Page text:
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11 questions about the hybrid market answered

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LifeHealthPro senior editor Warren S. Hersch recently interviewed two executives with Lincoln Financial Group: Mike Hamilton, vice president of product development for Lincoln Financial’s MoneyGuard Solutions; and Steve Schoonveld, head of Linked Benefit Products.

The interview explored hybrid or linked benefit solutions — permanent life insurance policies with riders covering long-term care and chronic illness expenses — that are increasingly displacing stand-alone long-term care products. The following are excerpts.

Hersch: Describe for me the typical long-term care or chronic care scenario and how a hybrid solution might aid in meeting the resulting financial need.

Hamilton: We have a tool that helps show what can happen following a long-term care event. In a hypothetical scenario, a 65-year-old couple with a $1 million nest egg needs to draw down the retirement asset by $35,000 annually. Factoring in other assumptions — a 5 percent annual growth on the asset, a 3 percent rate of inflation, a long-term care event at age 81 and end-of-life LTC expenses averaging $100,000 annually over three years — the retirement savings declines significantly in value, placing the couple’s retirement and legacy planning goals in jeopardy.  

Schoonveld: Research findings have shown that about 70 percent of people age 65 will need some type of long-term care — and it won’t come cheap. The Bipartisan Policy Center estimates that Americans have at least a 25 percent chance of incurring $25,000 or more in long-term expenses during their lifetime.

Hersch: Can you speak to differences in claims required to invoke a long-term care or chronic illness payout on a hybrid product?

Schoonveld: Hybrid long-term care products provide for recoverable conditions, such as a broken hip requiring three months of care. But with a chronic illness rider, the expectation is that the physical or mental condition is permanent.

Hersch: Is a linked benefit product with the chronic illness rider generally less expensive than a hybrid long-term care solution?

Schoonveld: Yes, for a couple of reasons. The CI rider calls for an acceleration of the life insurance policy’s death benefit — nothing more. The hybrid LTC product provides for an acceleration of the death benefit, plus additional funding to cover long-term care needs.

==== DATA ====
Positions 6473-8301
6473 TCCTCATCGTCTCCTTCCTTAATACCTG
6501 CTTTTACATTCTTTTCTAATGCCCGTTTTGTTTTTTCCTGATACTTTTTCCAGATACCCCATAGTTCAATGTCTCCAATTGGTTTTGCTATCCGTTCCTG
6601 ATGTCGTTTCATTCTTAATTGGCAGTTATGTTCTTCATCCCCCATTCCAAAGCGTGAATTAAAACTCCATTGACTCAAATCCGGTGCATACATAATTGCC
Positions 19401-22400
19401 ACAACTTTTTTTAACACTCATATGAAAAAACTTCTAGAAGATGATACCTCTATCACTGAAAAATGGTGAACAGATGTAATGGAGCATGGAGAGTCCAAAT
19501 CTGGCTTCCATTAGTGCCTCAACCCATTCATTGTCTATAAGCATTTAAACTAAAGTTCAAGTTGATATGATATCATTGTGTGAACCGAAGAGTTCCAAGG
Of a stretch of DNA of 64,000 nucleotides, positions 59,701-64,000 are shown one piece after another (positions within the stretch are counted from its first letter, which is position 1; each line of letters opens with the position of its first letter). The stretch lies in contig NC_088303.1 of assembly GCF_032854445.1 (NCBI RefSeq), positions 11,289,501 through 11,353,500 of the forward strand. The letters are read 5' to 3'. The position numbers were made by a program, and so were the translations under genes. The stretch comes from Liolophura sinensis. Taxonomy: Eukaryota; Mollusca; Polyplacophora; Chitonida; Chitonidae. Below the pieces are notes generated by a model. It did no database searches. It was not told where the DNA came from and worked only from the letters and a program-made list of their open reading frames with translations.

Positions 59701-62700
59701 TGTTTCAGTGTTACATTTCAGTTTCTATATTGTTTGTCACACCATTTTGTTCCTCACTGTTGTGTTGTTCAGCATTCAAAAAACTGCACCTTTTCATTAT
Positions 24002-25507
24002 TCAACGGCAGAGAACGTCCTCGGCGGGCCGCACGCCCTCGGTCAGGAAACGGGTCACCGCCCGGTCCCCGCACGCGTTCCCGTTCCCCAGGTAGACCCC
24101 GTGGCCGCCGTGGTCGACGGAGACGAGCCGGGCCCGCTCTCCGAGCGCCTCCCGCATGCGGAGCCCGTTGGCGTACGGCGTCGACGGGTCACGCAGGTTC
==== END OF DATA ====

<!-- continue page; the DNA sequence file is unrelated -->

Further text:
Hamilton: Someone interested in the chronic illness rider usually starts the conversation with the need for life insurance. The additional expense of adding a CI rider generally ranges between 7 and 10 percent of the life premium.

Schoonveld: The low cost of hybrid products relative to stand-alone long-term solutions accounts for much of their growing appeal. A LIMRA report shows five straight years of double-digit growth for hybrid products, whereas sales are plummeting in the LTCI only market.

Hersch: We’ve been talking so far about hybrid products riding on a permanent life insurance chassis. Are the LTC and chronic illness riders also available on term life insurance products?

Schoonveld: They are. I own a 20-year term life policy that comes with a chronic illness rider attached. I purchased the policy through my employer, but carriers apart from Lincoln offer hybrid term life products sold at the worksite.

Hamilton: Term life hybrid products in the individual market are not, however, widely available. One reason likely has to do with cost: The additional premium needed to fund a long-term care or chronic illness rider on a term policy would likely be greater than on a permanent life contract. With the rider attached, fewer term policies would lapse; an increase in the premium would therefore be needed to fund the anticipated increase in claims.

Hersch: Point noted. Nonetheless, many middle class households depend on term insurance to cover most of their income replacement needs. If a hybrid permanent insurance product provides for only a portion of the death benefit — say 10, 20 or 30 percent — can these households reasonably expect to fund long-term care or chronic illness costs?

Hamilton: Maybe not all costs, but a good portion of them. With a modest amount of permanent coverage, a hybrid solution can go a long way for middle class families, particularly if inflation protection is included.

Schoonveld: Also to consider is the flexibility of the product. With our MoneyGuard solution, policyholders have three options: use the money to cover long-term care expenses; secure a return of premium; or, on their passing, have the death benefit paid to the policy beneficiary.